Crowdsourcing: diversity in the crowd

15 Nov

I chose “Talking Points Memo U.S. attorneys” case since the word “left-center” which Muthukumaraswamy mentioned attracted my attention. I am curious about the credibility of the result of crowdsourcing when the website has certain ideology. Will the result be biased when the “crowds” of the website have common ideology? Or will the common ideology strengthen the users’ determination to find out the truth? In my opinion, I think that bias in crowdsourcing can sometimes be devastating. Diversity in the crowd should be important. The link addressed that diversity of opinion among crowd need to be ensured to bring the potential of the crowd into full play. The crowdsourcing way which Speechology uses may be able to reduce the biased risk because the website invites their users to provide “videos” as testimonies. Speechology becomes an “archive of videos” showing what politicians had actually said which diminish the risk of bias.

According to Muthukumaraswamy (2009), TPM “has capitalized on these services by utilizing simple reader alerts and extensive analysis by its robust audience.” And the author also mentioned that “most readers of TPM are well connected, and have expertise in specialized fields such as law, policy and national intelligence” (Muthukumaraswamy, 2009, p.53) However, I could not find any contributors requirement on TPM website when I sign up. I wonder about how they do the contributors screening process to “recruiting an expert audience” since I do not think that the TPM has the right to ask audience providing their personal information when audience contributes. If the TPM is just screening audience’s contribution by their employees, then I do not see that there is difference from other “general audience” generating website. Therefore, I do not think that the subheading “wisdom of crowds in general-interest reporting by recruiting an expert audience” is suitable. “Wisdom of crowds in general-interest reporting by recruiting generalists” may be more suitable.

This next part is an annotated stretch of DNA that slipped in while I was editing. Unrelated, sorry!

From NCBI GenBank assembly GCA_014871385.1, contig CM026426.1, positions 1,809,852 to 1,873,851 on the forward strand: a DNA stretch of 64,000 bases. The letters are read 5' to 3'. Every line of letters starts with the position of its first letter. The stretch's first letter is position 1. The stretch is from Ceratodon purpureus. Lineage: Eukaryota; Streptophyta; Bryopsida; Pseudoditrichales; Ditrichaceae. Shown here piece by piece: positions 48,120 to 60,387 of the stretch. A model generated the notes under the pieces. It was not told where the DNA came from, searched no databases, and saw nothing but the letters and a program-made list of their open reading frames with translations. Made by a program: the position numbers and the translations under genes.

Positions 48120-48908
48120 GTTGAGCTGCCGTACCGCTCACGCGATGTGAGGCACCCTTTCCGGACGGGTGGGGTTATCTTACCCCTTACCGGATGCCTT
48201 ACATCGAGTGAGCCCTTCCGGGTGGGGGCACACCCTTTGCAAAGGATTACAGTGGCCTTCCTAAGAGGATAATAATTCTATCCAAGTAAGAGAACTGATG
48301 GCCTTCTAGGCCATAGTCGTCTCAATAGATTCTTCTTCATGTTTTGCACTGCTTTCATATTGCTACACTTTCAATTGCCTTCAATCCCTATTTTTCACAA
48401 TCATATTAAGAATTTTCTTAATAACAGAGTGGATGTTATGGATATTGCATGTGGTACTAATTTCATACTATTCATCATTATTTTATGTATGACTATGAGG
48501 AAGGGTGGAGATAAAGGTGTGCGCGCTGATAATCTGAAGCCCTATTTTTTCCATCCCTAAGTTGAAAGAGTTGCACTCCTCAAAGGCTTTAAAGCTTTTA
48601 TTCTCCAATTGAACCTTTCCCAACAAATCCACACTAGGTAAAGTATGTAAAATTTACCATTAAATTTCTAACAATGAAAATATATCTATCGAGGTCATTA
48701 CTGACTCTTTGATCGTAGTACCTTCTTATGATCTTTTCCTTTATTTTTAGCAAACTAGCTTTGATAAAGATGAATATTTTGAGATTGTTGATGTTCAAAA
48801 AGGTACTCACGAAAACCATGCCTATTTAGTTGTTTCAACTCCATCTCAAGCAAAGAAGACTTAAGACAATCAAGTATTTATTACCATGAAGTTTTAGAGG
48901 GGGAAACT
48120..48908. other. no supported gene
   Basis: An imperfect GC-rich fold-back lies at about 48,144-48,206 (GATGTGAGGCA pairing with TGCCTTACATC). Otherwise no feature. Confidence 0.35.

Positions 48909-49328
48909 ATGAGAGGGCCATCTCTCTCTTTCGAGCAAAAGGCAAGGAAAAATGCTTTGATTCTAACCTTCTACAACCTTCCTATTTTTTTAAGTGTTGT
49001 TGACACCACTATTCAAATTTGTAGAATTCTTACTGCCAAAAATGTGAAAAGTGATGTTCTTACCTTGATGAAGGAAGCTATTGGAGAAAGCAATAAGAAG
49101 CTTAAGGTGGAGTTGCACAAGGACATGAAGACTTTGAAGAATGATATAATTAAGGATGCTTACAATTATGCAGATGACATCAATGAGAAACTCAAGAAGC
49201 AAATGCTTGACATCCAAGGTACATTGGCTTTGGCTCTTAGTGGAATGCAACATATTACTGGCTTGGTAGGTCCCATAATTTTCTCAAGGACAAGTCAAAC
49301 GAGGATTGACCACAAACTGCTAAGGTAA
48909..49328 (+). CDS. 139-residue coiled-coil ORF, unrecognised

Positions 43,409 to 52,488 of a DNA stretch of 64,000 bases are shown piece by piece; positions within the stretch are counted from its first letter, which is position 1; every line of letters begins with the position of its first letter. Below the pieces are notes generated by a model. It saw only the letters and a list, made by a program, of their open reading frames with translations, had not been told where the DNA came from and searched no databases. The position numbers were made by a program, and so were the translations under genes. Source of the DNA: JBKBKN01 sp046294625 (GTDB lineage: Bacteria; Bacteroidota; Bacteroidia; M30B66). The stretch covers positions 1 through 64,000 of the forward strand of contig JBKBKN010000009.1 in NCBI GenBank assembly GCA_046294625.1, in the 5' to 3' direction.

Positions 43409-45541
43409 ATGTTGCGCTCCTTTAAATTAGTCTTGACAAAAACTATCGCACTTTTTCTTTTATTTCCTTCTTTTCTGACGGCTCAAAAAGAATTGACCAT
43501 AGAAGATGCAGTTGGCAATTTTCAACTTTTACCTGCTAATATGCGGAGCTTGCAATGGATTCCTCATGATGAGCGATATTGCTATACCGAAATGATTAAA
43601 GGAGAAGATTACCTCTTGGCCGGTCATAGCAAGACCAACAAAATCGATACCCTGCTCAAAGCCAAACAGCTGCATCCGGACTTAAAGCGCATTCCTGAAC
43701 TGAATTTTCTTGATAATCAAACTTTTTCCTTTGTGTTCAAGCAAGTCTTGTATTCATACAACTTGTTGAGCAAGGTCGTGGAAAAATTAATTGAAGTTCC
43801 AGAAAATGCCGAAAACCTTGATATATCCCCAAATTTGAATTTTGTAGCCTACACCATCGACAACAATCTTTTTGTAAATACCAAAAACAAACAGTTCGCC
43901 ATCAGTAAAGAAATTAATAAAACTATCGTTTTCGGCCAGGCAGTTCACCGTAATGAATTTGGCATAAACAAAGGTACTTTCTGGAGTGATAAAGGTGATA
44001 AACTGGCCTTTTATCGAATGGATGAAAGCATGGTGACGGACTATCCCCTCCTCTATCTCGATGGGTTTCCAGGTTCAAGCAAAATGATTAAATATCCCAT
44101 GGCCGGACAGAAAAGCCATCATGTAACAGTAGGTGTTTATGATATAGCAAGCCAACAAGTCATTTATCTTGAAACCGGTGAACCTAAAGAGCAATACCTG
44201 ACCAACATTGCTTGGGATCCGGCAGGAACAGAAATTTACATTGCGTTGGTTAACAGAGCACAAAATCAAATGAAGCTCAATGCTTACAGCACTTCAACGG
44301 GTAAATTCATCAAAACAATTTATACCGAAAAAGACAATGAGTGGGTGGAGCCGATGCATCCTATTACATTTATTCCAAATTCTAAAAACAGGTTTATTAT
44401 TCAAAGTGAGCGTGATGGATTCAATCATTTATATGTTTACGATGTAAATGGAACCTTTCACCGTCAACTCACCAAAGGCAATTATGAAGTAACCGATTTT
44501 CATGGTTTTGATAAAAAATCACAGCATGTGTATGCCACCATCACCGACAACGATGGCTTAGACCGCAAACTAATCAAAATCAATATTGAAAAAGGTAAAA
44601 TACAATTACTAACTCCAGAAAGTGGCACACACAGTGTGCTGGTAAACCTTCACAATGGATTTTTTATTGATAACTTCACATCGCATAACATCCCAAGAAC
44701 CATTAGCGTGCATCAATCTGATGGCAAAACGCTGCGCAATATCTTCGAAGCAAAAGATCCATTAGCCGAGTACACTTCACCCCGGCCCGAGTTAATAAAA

Crowdsourcing is definitely a good way to supervise government. Besides the TPM provides a platform for their audiences to gather and contribute information about the government, there are more and more websites also try to supervise government. Therefore, the U.S. government started to “embrace crowdsourcing.” Besides “the President Obama’s goal to create a more transparent, participatory and collaborative government” declared by the White House. I also found many government websites such as St. Louis County Crime Incident Map and Ideas for Seattle. The crowdsourcing trend may change the old administrative way of government.

To sum up, I do not think that the TPM is a good example of crowdsourcing because I cannot be sure that the information on the website is really from “crowd.” Unlike the Ushahidi website has clear way for audiences to contribute information, I do not understand where the “open-source” of the TPM is. To me, it is more like regular news website where users can comment.


6 Responses to “Crowdsourcing: diversity in the crowd”

  1. Sadie November 15, 2010 at 6:12 pm #

    I agree with you that TFM is not the best example of crowdsourcing because of its focus on a specific ideology. This leads to bias, which limits diversity and the varying opinions that could be contributed to solve or provide helpful solutions to a situation. I think being “left centered” polarizes TFM and limits its ability to be a pure example of crowdsourcing.

  2. Xuerui November 17, 2010 at 9:34 pm #

    I am glad that you brought up the credibility issue of crowdsourcing. I was thinking about that in last minute. There is no doubt that it is effective way to gather information and also it could produce some user biases. It is brilliant that some websites invites their users to provide videos. In this way, it reduces the chance of fake news. Crowdsourcing is definitely good to supervise government. But I am concerned that if the government would let negative news published, especially in some countries where censorship is still an issue. I bet the last thing ireporters want is that FBI knock their door and invite them to talk.

  3. ltn0913 November 18, 2010 at 12:44 am #

    I think the “credibility of the result of crowdsourcing” you mentioned can be an issue. But in my opinion, it depends on different cases. In the case I chose “News-Press utilities rates”, it’s credible because it’s an investigation that related everyone’s interest in that community very closely, so people got strong motivation and lots of enthusiasm to figure the thing out and they contributed their time, effort, and knowledge etc. Besides, I agree with you that “Crowdsourcing is definitely a good way to supervise government”, but I don’t think it applys to some ones, like Burmese.

  4. fanninchen November 18, 2010 at 2:26 pm #

    I agree with you that crowdsourcing is a great way to supervise the government. I went to the “speechology” website and took a look at it. Though the idea is quite clever to examine what the politicians said, but the comment were not that much influential. The highest rating video (5 stars) only got one comment!? I do not consider that is effectively enough to have an impact on the issue, or say, the validity of people’s attention shown on the website will be a problem.
    However, the crowd’s wisdom and power indeed has its strength to confront with the big fish, the government. I like your argument.

  5. Mindy McAdams December 19, 2010 at 10:24 pm #

    Your sources are not about the TPM case.

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